Fort Wayne Indian Agency (Indiana)
United States Indigenous Peoples of the US Indiana Indians of Indiana Fort Wayne Indian Agency (Indiana) Guide to Fort Wayne Indian Agency (Indiana) ancestry, family history and genealogy: birth records, marriage records, death records, census records, parish registers, and military records.
Indian Tribes Associated With This Agency[edit | edit source]
History[edit | edit source]
The Fort Wayne Agency was established in 1802. It was consolidated with the Piqua Agency in 1818 but became an independent agency again in 1819. The tribes assigned to this agency in 1819 were the Miami, Eel River, Wea, and Potawatomi. In 1821, the Vincennes Agency was discontinued as most of the Indians under their jurisdiction had moved west. Those remaining in Indiana were assigned to the Fort Wayne Agency.
In 1828, the agency was moved from Fort Wayne to the south side of the Wabash River, between the mouths of Pipe Creek and Eel River. The agent often reported from Logansport, at the mouth of Eel River. The agency became known as the Indiana Agency.
Agents and Appointment Dates[edit | edit source]
William Wells January 1, 1802, John Johnston January 27, 1809, Benjamin Franklin Stickney March 7, 1812, John Johnston put in charge of Fort Wayne April 22, 1818, Benjamin Franklin Stickney (subagent serving under Johnston) July 14, 1818, William turner March 6, 1819, John Hays May 24, 1820 and John Tipton March 28, 1823.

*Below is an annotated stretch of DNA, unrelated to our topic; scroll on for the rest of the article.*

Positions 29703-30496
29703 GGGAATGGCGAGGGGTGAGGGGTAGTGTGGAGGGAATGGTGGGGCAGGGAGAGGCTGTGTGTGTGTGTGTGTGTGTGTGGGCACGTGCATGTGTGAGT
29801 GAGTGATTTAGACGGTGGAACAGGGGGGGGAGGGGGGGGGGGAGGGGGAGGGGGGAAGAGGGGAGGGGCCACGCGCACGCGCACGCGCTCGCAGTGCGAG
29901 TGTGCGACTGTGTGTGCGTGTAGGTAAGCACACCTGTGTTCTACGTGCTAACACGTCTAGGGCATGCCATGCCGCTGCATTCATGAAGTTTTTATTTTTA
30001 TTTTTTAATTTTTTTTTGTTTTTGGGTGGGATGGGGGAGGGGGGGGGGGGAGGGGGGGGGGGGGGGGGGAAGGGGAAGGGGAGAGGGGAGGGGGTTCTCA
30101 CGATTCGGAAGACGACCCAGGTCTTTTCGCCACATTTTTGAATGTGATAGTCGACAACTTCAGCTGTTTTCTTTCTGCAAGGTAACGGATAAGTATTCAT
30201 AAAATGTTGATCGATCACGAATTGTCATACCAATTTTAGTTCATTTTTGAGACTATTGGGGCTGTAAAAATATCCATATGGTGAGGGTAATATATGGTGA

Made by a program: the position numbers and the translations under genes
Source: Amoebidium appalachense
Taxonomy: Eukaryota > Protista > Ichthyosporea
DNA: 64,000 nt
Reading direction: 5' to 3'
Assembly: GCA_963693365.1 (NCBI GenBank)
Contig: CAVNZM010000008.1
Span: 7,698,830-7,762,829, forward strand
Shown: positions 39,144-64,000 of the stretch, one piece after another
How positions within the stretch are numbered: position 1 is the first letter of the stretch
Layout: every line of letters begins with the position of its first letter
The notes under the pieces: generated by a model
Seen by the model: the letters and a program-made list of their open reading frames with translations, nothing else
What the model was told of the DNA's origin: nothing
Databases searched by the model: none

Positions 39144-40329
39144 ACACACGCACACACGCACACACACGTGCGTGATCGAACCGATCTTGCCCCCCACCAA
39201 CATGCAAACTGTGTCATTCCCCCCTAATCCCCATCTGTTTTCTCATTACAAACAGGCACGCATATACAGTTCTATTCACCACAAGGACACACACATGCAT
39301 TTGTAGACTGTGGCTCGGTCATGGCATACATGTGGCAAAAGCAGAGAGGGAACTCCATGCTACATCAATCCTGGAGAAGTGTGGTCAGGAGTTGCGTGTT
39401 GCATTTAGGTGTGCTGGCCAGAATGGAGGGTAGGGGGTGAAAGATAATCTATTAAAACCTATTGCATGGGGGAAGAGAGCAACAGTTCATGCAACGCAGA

Records[edit | edit source]
Agencies and subagencies were created as administrative offices of the Bureau of Indian Affairs and its predecessors. Their purpose was (and is) to manage Indian affairs with the tribes, to enforce policies, and to assist in maintaining the peace. The names and location of these agencies may have changed, but their purpose remained basically the same. Many of the records of genealogical value (for the tribe and tribal members) were created by and maintained by the agencies.
Letters received by the Office of Indian Affairs from the Fort Leavenworth Agency, 1824-1830, have been microfilmed by the National Archives as part of their Microcopy Number M234, Roll 304. Copies are available at the National Archives and at the Family History Library and its family history centers on their microfilm roll number 1661034. After 1828, much of the correspondence from this agency was filed under the Indiana Agency or the Miami Agency.
References[edit | edit source]
- Hill, Edward E. The Office of Indian Affairs, 1824-1880: Historical Sketches. New York, New York: Clearwater Publishing Company, Inc., 1974, pp. 67-68.
- The Office of Indian Affairs, 1824-1880: Historical Sketches. By Edward E. Hill. Clearwater Publishing Co., New York, NY ©1974. FHL Book 970.1 H551o
- American Indians: A Select Catalog of National Archives Microfilm Publications. Washington DC: National Archives Trust Fund Board, National Archives and Records Administration, 1998, Microcopy M234, p. 8.
- American Indians: A Select Catalog of National Archives Microfilm Publications. Washington DC: National Archives Trust Fund Board, National Archives and Records Administration, 1998.
- Hill, Edward E. (comp.). Guide to Records in the National Archives of the United States Relating to American Indians. Washington DC: National Archives and Records Service, General Services Administration, 1981.
- Hill, Edward E. The Office of Indian Affairs, 1824-1880: Historical Sketches. New York, New York: Clearwater Publishing Company, Inc., 1974.
- Historical Sketches for Jurisdictional and Subject Headings Used for the Letters Received by the Office of Indian Affairs, 1824-1880. National Archives Microcopy T1105.
- Preliminary Inventory No. 163: Records of the Bureau of Indian Affairs. Washington DC: National Archives and Records Services. Available online